Angus expresses what seems to be the standard view among economists:
Second, the Bernank actually helped to save our asses back in the darkest days of financial panic.
Actually the Fed caused the recession with ultra-tight money, at least according Milton Friedman and Ben Bernanke's view of how to ascertain the stance of monetary policy. And no, it wasn't merely "errors of omission." I know that's the standard response when I make that claim, but that's because most economists have never looked at the data. The Fed brought base growth to a screeching halt between August 2007 and April 2008, triggering a recession. Then the Fed raised real interest rates on 5 year bonds from 0.57% to 4.2% between July and November 2008. Are those steps "concrete" enough?
Why does this matter? Because now you have lots of people claiming that "easy money" is hurting the economy. That it's causing low interest rates and hurting savers. Then there's another huge group that argues the Fed's current tight money policy is expressly aimed at helping older retired savers. I view both arguments as silly, but I'll address that issue in another post. The point is that until we figure out whether we have easy or tight money, there's no possibility of making sensible policy judgments. If you believe that easy money is in effect now, then it's only one small step to argue that it's somehow associated with our current malaise. And then it stands to reason that tighter money will boost AD (I kid you not-there are people making that argument.)
Third, these are the same folks who generally believe that wages are too low and workers don't earn enough compared to capital. Yet their solution to the low growth / high unemployment problem is for the Fed to lower wages?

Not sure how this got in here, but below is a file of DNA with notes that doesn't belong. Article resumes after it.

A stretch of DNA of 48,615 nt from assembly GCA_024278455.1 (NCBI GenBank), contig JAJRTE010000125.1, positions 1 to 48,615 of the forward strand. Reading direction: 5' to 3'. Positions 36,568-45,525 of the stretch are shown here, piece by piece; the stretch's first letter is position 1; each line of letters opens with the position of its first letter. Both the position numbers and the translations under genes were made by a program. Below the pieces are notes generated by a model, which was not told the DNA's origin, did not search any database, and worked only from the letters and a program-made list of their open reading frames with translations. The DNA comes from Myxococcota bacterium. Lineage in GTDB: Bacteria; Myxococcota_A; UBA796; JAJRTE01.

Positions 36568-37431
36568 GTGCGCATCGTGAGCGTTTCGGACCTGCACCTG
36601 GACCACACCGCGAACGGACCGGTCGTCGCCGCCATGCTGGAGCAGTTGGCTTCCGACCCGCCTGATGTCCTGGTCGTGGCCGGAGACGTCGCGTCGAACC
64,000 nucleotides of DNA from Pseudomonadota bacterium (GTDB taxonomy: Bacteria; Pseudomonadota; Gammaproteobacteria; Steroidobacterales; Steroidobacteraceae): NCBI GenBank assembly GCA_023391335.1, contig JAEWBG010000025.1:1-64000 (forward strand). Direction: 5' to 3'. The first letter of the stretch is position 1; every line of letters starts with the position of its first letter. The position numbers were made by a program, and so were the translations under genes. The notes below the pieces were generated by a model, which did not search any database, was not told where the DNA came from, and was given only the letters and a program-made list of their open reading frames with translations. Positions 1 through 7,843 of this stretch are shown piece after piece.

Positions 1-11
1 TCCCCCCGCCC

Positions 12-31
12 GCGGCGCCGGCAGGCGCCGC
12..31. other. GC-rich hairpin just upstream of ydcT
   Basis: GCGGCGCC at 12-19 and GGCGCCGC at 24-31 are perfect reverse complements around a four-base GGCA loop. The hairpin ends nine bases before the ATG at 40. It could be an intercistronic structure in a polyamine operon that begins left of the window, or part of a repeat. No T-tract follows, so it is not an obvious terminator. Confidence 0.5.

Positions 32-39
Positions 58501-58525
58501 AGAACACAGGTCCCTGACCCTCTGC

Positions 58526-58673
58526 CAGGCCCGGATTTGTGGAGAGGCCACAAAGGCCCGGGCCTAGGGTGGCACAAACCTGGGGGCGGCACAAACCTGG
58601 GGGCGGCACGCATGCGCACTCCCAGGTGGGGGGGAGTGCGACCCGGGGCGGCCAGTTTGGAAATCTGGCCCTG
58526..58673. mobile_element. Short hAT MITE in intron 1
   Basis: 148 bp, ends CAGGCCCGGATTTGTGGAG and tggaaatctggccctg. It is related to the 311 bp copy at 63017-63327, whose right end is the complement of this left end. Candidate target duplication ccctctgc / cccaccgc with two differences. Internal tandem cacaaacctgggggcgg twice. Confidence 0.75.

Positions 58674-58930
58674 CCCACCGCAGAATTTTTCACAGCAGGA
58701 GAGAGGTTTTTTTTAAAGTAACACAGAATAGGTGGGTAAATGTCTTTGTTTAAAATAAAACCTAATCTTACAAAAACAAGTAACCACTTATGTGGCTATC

That confuses secular problems with cyclical problems.
Fourth, the Fed cannot automatically control the real interest rate. Do you think the Fed could set inflation or inflation expectations at 10% and simultaneously hold nominal rates at zero?
No one claimed it could, and no one supports that policy. But if any increase in inflation expectations would merely raise nominal rates, then ipso facto we aren't stuck at the zero bound, and the Fed should simply resume ordinary interest rate targeting. In that case I wonder what Angus would propose. At the end of his post he says he favors somewhat easier money. Well wouldn't it be nice if we could accomplish that with ordinary rate cuts? Even Bernanke says he'd cut rates if he could. So this fourth point, which at first glance seems a clever application of the Fisher effect, actually undercuts Angus's entire argument.
Fifth, NGDP targeting is not some magic bullet that would solve our current problems. It relies crucially on a particular path for expectations. If you think it's easy for an actor who can't easily make credible commitments to control expectations,
Actually it's incredibly easy to target a nominal aggregate along a particular path. In the 1980s central banks all over the world started to buy into inflation targeting, and they all succeeded. Because Americans never pay any attention to events outside our borders, we attributed this success to the "wizardry" of Alan Greenspan. Boy, it sure was lucky that all the other developed country central banks also had Greenspan-like wizards at the helm!
No central bank has ever tried to inflate and fail, because it's incredibly easy to debase a currency. Markets are 1000 times smarter than central banks. Believe me, if the central bank sets out to inflate the markets will know about the decision even before the central bank realizes it made the decision.
I personally support having the Fed try some additional unorthodox policies in the short run. Even if there's only a .25 chance they significantly affect employment and growth, why not try? But I do not think the Fed is sitting on policies that will definitely cure our economic ills. The Fed is not close to omnipotent.
Let's unpack this. The Fed is close to omnipotent over nominal aggregates. But it's true that not all our problems are due to a nominal shortfall. In fact, as Tyler Cowen pointed out in a new post; "monetary policy matters less every day." That's an implication of the natural rate hypothesis. When there are adverse demand shocks, the economy naturally self-corrects over time. Some people ask me why it takes so long-haven't wages and prices adjusted by now? Not completely, but the problem goes far beyond sticky wages and prices, it also includes sticky government policies and perhaps some hysteresis.